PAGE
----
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Are You Practicing These Seven Additional Inclusive Leadership Behaviors? cc

By February 2, 2016 No Comments

I was glad to receive so many requests for the additional seven inclusive behaviors from people who read my newsletter, “Are You Practicing These Inclusionist Behaviors.”

Rather than send an email attachment to each person, I decided to send the additional inclusionist behaviors in a newsletter form.

If you didn’t get the previous edition of the Lieberman Learning Letter, “Are You Practicing These Inclusiionist Behaviors,” you can use this link to read them.
Here are the other seven inclusionist behaviors, starting with number four.

4. Inclusionist Leaders treat people as individuals, which means they don’t use clichés like; “I treat everybody the same.”

I can’t tell you how many managers told me they treat everybody the same, which has become a slogan. Next time your brain prompts you to use that phrase, think about what that really means.

If I treated everyone the same, then everyone would get the same pay, rewards, and feedback. If I treated everyone the same, I wouldn’t know how to seek and leverage the diverse talents, skills and experience of people in my workplace.

Would you send people in sales and marketing, to work in research and development if they didn’t have the skills?

Do you give everyone recognition in the same way?

5. Inclusionist Leaders make hiring decisions on more than just communication style assessments.

They look at the whole person, and know that talent exists beyond where someone falls on a quadrant, or alphabet. What if a persons’ assessment defines them in a particular way, but they’ve developed interest in a different area? They use the assessment as just one piece of the process.

6. Inclusionist Leaders are willing to appreciate different styles of leadership.

I’ve worked in more than one company, where talented women who were continuously bypassed for promotion, left to join competitors who recognized their value.

When I asked the CEO of a client organization why he never promoted these women, he said, “those women just weren’t strategic enough, I need to find better ones.” It took him a while to understand that everyone does not need to be his thinking clone, and that there were different ways to be strategic, and increase profit.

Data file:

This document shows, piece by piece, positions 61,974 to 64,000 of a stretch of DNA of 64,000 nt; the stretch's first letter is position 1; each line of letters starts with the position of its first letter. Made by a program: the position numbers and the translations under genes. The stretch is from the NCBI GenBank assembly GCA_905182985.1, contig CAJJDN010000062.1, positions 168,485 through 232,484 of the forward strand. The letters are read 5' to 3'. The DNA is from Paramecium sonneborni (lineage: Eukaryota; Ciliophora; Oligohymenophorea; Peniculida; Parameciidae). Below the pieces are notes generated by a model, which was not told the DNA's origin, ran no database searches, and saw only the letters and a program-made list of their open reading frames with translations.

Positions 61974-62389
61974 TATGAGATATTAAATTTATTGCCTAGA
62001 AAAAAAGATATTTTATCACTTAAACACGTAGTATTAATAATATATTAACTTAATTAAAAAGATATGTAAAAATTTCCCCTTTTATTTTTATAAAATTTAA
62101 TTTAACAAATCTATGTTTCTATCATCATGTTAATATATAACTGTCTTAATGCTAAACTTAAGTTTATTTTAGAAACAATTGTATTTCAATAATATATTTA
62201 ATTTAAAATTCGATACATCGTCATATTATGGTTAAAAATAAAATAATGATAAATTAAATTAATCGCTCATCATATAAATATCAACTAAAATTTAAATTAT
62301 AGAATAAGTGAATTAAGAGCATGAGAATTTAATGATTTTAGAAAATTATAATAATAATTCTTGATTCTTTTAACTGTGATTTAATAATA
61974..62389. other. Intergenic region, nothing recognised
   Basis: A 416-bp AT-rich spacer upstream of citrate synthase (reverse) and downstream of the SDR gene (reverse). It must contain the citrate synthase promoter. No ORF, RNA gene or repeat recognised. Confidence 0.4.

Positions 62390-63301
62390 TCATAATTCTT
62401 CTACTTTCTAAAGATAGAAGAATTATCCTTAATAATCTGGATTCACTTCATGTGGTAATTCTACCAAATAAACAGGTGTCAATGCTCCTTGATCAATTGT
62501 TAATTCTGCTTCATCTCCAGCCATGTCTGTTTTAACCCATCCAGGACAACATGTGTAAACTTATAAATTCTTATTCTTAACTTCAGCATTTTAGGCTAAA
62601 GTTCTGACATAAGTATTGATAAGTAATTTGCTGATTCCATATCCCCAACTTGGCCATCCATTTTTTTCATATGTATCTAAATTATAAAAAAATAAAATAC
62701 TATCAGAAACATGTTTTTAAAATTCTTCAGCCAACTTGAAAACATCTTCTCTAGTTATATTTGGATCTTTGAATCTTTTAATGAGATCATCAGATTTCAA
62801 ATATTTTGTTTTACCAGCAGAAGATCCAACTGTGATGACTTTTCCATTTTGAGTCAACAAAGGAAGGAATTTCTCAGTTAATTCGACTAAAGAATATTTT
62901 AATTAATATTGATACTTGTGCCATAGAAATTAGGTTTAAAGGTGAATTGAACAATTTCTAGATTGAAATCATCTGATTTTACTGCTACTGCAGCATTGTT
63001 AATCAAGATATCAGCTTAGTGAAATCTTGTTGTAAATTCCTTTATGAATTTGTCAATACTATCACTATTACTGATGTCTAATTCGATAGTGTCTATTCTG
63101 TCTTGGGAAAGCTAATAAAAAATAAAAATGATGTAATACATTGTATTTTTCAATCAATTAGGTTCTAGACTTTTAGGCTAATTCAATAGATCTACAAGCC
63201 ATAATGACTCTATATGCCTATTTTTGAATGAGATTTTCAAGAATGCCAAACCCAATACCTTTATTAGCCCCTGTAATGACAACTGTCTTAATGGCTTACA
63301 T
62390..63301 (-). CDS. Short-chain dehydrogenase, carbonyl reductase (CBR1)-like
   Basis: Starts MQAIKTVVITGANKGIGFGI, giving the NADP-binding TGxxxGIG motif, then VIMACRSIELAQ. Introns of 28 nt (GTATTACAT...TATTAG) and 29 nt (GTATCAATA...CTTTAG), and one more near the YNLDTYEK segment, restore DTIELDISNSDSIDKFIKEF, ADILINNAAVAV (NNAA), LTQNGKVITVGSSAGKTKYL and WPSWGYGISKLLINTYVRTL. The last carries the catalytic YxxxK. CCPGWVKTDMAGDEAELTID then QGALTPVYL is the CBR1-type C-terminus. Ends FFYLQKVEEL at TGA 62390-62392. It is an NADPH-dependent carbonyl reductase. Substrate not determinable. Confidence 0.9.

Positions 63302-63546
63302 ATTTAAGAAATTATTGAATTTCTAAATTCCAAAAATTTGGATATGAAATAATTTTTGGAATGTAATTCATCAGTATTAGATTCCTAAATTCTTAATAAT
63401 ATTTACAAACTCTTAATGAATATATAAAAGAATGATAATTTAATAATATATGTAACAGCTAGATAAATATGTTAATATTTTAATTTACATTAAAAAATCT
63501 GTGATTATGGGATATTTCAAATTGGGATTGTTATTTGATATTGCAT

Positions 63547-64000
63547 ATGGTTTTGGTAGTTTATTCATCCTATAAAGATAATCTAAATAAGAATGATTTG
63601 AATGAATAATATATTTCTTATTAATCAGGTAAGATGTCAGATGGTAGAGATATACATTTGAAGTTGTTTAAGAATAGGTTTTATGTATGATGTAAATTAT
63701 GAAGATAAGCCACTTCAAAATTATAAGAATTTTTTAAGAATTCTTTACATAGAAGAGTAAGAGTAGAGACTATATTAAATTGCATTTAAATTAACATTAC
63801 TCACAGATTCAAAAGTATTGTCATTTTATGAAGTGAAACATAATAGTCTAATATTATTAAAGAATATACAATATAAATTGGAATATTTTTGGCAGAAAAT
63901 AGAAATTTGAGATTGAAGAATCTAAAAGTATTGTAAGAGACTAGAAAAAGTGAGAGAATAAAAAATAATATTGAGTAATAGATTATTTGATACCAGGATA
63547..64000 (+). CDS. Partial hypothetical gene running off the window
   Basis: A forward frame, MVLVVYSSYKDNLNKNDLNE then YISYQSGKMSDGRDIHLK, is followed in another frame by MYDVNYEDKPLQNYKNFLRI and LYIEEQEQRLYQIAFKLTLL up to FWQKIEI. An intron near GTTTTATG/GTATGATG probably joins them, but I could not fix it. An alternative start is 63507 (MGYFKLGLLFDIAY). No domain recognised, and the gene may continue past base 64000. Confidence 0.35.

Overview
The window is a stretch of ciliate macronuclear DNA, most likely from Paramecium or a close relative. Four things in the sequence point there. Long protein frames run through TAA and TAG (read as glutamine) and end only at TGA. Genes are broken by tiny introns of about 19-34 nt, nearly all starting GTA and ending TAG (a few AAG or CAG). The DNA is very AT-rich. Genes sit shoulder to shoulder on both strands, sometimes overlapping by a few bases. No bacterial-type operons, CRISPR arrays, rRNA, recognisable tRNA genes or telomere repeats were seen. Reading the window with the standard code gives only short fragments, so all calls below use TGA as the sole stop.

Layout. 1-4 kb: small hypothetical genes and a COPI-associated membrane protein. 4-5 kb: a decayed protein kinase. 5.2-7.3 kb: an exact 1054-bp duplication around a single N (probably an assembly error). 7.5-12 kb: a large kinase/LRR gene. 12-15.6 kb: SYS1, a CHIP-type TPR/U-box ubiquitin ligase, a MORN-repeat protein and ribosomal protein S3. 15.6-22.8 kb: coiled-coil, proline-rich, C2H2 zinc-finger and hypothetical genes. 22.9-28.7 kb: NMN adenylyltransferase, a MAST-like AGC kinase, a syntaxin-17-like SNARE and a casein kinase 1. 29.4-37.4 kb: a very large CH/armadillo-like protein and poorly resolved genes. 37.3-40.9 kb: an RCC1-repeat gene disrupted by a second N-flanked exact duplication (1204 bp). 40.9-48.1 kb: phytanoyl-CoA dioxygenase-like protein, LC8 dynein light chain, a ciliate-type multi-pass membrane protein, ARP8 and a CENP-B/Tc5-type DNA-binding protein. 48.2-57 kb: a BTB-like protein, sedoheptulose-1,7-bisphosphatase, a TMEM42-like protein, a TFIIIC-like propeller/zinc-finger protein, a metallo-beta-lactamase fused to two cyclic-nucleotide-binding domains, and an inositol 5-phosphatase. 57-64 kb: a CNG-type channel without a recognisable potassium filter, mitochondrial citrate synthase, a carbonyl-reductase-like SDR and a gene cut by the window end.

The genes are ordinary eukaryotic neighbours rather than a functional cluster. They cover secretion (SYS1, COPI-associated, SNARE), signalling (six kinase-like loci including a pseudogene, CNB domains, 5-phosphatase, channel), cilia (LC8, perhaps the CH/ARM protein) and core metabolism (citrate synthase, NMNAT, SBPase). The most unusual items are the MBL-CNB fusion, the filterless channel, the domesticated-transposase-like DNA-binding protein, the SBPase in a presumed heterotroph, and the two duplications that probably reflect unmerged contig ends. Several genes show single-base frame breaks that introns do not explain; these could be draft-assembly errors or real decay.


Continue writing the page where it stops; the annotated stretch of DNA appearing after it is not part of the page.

I’m glad to say, he “saw the light,” but it took the exit of several of the best women in the organization. He became an inclusionist leader, and before he left the organization, there were many more women in senior management and even on the executive team.

7. Inclusionist leaders create processes that teach new employees the stated and/or written rules, regulations, and policies, but also the unwritten rules, and paths to success.

Employees can accelerate their growth and success, when they know the cultural norms of the organization. Inclusionist leaders are able to integrate new employees into the culture at a faster rate, than if employees learn by trial and error.

8. Inclusionist leaders intentionally LBO- Look Beyond the Obvious, to recognize, develop and promote employees that may not fit the traditional mold.

Inclusionist leaders spend the extra time to uncover “hidden genius,” and don’t only hire “prefabricated people” from the best school with 4.0 grade point averages. (That would exclude Steve Jobs, or me)

9. Inclusionist leaders take responsibility, and hold managers accountable for their employees’ ability to articulate the organization’s mission, values and culture, and practice behaviors that demonstrate commitment to inclusion.

10.Inclusionist leaders follow-through on their promises, and model inclusive behavior.

They don’t talk about life/work balance and then get angry if someone doesn’t work twelve hours a day. People trust them to do what they say.

And most important, an Inclusionist leader asks the questions, “What if I’m wrong?” and ‘What if the other person is right?”
Inclusionist leaders are not afraid to try to see situations from other points of view, or understand why someone would say or behave a certain way.

Understanding why does not mean you condone or support negative behavior. It means, you can now prevent or resolve conflict, and find solutions to problems without being overly attached to an outcome.

I welcome any additional inclusionist leadership behaviors you’d like to contribute. We would love to hear from you.

Simma Lieberman creates workplaces where employees love to do their best work, and customers love to do business. She is a diversity and inclusion/culture change consultant, speaker and author, and executive leadership coach.

Contact her at 510.527.0700 or Email
You can read more of her articles at